Although other academic programs at UW also have been re-examining their curricula with the same goal of making them less Eurocentric, the dance department overhaul proved problematic to the wider University community.
Traditionally, majoring in any academic discipline means the student is focused on achieving specific mastery of a particular subject; they start with 100-level courses and work their way through higher-level offerings. Making any changes in those offerings, even to a course title, requires approval from a gauntlet of campus-wide committees.
And when the dance department first presented its proposed changes, some of those committee members wondered what it would mean for the notion of mastering a subject if the department allowed students to dip in and out of a wide array of offerings.
“The science brains were saying, ‘Well, if somebody is a dance major, they have to show mastery,” says Lincoln. “And we had to explain again and again that mastery comes in different ways that have nothing to do with the class level.”
The dance faculty, along with many other educators, believe studying an art form imparts discipline as well as critical-thinking skills — assets that transcend the practice of the art form itself. And the physical skills dance provides prove useful beyond the field as well. “Why not send people into the job market with bodies that trust themselves, with an awareness of space and perspective?” Lincoln says.
In addition, she and her colleagues argue that exposing students to a wide array of cultures, as seen through the lens of dance, has the extra benefit of meeting the UW’s campus-wide goal of diversifying curricula.
Lincoln and fellow dance professor Juliet McMains pleaded their case repeatedly, then incorporated the feedback they received from the various campus committees. Ultimately, the department successfully revamped more than 30 courses, and, when possible, created a traditional progression of classes in areas like African dance, Salsa and Tango.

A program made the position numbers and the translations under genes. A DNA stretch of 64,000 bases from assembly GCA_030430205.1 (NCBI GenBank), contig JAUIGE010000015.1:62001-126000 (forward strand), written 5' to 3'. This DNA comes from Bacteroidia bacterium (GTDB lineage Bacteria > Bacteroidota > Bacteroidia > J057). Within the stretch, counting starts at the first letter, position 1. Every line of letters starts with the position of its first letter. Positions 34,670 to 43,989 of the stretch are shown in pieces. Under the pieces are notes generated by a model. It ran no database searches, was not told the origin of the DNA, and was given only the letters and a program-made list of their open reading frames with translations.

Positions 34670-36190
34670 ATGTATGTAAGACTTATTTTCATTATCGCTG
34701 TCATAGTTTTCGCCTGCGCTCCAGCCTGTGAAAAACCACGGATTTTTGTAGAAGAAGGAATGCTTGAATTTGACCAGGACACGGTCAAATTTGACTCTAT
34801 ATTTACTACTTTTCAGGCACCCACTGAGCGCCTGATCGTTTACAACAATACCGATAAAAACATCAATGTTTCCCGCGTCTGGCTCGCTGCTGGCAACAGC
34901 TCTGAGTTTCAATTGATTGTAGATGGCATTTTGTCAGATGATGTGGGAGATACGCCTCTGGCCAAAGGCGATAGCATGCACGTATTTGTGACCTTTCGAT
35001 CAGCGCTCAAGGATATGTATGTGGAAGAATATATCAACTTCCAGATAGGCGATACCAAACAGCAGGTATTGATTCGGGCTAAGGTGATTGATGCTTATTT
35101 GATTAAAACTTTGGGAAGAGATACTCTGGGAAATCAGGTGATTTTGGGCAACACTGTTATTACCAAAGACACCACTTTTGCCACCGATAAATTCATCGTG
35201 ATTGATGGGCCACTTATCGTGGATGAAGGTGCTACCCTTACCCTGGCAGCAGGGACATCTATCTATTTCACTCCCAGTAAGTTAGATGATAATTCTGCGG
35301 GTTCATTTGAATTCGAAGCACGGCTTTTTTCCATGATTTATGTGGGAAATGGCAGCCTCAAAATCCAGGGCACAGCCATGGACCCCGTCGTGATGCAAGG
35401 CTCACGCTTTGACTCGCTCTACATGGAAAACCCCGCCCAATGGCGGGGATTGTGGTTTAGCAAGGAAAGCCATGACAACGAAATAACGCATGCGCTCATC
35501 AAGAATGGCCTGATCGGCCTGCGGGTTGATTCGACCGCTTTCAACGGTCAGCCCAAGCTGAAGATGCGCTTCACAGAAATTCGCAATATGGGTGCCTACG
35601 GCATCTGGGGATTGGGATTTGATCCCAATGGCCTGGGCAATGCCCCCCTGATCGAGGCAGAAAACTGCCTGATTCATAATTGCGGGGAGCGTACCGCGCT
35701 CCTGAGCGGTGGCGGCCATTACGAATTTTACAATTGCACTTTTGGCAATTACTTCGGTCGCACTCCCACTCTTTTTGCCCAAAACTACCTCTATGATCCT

Even before the various committees gave their final blessings to the reconceived major, at least one prospective graduate student was attracted to the UW dance program thanks to national word-of-mouth about the proposed changes.
Abdiel Jacobsen learned about the UW program innovations from a mentor at the University of California-Irvine, who recommended it when the young dancer expressed interest in researching gender roles in club dances, specifically Latin Hustle.
“That was a big door opener for me,” Jacobsen says. “I know that, traditionally, what I would research would not be represented or supported. I was like, ‘OK, I can see myself coming here.”
Unlike the undergraduate dance program, the UW Master’s of Fine Arts program, established in 1990, is aimed specifically at professional dancers who want to teach at the college level; it wasn’t directly included in the department’s curriculum update. However, the program’s six graduate students are required to teach undergraduate courses, so they’re an integral part of that program.
Now one of those six graduate students, Jacobsen never considered any other universities, even though UW isn’t the only large academic dance program rethinking what and how it teaches.
Lincoln and department chair Sunardi point to programs at the University of Florida and the University of California’s various campuses, including Irvine, as role models for UW. The University of Florida teaches a series of courses in African and African diasporic dance traditions; UC-Irvine offers instruction in what it calls “selected world dance forms,” as well as tap and hip-hop.